When I was just a kid, maybe eight years old, my mom got a call from Tommy Degan’s mom. Tommy and I lived four houses apart, and along with several other pals, we played together daily. We pretty much always got along, and Mrs. Degan knew me well. But she was distressed by Tommy’s report of one recent visit to our house. And to our bookshelves.
It seems I had shared some pictures from my doctor father’s medical books. I had focussed on illustrations of bizarre and frightening diseases (of course), and chief among these were photos of African men who, because they suffered from a particularly grotesque brand of elephantiasis, were forced, if they were to leave their homes at all, to carry their horribly engorged genitals in wheelbarrows. Such images had titillated me, not because I cared much about genitals at that time, but because I was chillingly enthralled by any awful suggestion that the world could turn traitor on my body, or on those of my friends. Testes as large as sides of beef certainly fit the bill. I knew that Tommy would share my hair-raising thrill at the sight of balls that filled a barrow.
Tommy was indeed excited, even to the point of telling his mother all about it. And that inspired his mother’s call to mine.
I was not privy to that conversation, but I knew its upshot. After consulting my father (and perhaps after viewing the relevant illustrations herself), my mother told Mrs. Degan that, should she want to protect her child from medical pictures of medical realities, she should, if at all possible, make sure that Tommy never came inside our house again. My mother explained that the books on our shelves were available to her children, and to all their friends. She and my father were not in the business of keeping science from anyone’s kids. I actually don’t know how Mrs. Degan responded. I do know that Tommy and I remained playmates.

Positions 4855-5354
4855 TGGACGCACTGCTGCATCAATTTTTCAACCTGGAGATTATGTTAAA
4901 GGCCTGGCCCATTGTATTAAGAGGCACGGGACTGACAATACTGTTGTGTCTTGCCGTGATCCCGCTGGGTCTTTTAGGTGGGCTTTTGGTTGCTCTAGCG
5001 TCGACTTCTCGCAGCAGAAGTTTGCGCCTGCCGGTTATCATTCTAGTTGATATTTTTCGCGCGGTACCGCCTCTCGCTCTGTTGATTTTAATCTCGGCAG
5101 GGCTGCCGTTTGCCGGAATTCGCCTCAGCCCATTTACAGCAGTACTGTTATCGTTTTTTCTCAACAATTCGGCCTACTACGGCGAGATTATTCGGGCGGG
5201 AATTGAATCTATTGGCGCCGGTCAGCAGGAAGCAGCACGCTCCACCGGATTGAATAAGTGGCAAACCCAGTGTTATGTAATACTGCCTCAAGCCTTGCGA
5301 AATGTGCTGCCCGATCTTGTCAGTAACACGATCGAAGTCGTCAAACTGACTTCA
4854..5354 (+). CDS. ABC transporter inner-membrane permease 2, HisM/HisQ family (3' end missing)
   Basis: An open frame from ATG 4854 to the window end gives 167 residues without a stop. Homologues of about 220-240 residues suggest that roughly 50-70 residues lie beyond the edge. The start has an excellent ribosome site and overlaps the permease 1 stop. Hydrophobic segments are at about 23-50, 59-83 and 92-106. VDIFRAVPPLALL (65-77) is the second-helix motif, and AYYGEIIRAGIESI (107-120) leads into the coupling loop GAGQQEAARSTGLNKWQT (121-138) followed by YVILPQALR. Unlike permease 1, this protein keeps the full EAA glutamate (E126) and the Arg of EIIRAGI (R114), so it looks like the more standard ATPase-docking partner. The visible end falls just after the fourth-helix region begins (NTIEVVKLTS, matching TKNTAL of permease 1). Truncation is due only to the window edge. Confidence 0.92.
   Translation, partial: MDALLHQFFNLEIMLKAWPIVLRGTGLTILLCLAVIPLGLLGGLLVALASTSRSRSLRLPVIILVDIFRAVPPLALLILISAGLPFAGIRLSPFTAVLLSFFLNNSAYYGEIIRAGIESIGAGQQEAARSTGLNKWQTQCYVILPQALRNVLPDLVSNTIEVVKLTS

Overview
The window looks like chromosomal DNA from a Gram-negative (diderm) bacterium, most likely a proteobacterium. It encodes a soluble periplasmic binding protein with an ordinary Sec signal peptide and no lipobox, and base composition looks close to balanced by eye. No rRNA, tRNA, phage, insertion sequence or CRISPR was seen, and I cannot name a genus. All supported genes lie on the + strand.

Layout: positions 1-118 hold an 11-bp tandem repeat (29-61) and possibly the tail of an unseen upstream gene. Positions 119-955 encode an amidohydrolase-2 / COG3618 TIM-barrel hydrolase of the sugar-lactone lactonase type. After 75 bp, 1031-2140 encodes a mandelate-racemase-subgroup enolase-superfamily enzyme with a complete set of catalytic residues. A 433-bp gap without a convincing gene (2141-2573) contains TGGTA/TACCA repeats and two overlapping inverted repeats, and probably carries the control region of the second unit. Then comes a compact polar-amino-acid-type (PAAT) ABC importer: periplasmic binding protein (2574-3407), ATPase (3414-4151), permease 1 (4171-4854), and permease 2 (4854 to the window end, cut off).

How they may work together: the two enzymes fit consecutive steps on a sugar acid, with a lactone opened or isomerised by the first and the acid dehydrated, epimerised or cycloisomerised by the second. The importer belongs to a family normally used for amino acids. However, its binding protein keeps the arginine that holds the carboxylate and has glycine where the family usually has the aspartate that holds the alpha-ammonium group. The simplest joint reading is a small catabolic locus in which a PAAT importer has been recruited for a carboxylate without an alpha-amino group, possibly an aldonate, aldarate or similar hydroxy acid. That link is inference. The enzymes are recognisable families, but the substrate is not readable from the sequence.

I can’t help but be proud of my mother—as if I should take credit for the woman she was.
I think my mother shared this story with me quite soon after Mrs. Degan complained. I think she believed that even an eight-year-old was entitled to know that I had corrupted no one at all by sharing truths I’d discovered while rambling through library shelves. I certainly know that she had thus affirmed my exploratory impulse, my looking for answers to any questions, for any truths that I could find.
I’ve long since lost touch with Tommy Degan. His parents divorced when he and I were in fourth grade, long before divorce was socially acceptable, much less the norm. My family moved away from their neighborhood soon afterward, and I, in various towns we moved through, became increasingly comfortable with the fact that we didn’t always think like everyone around us. That difference didn’t make us special, didn’t make us superior. But it made us independent. We thought for ourselves.
What other way is there to think?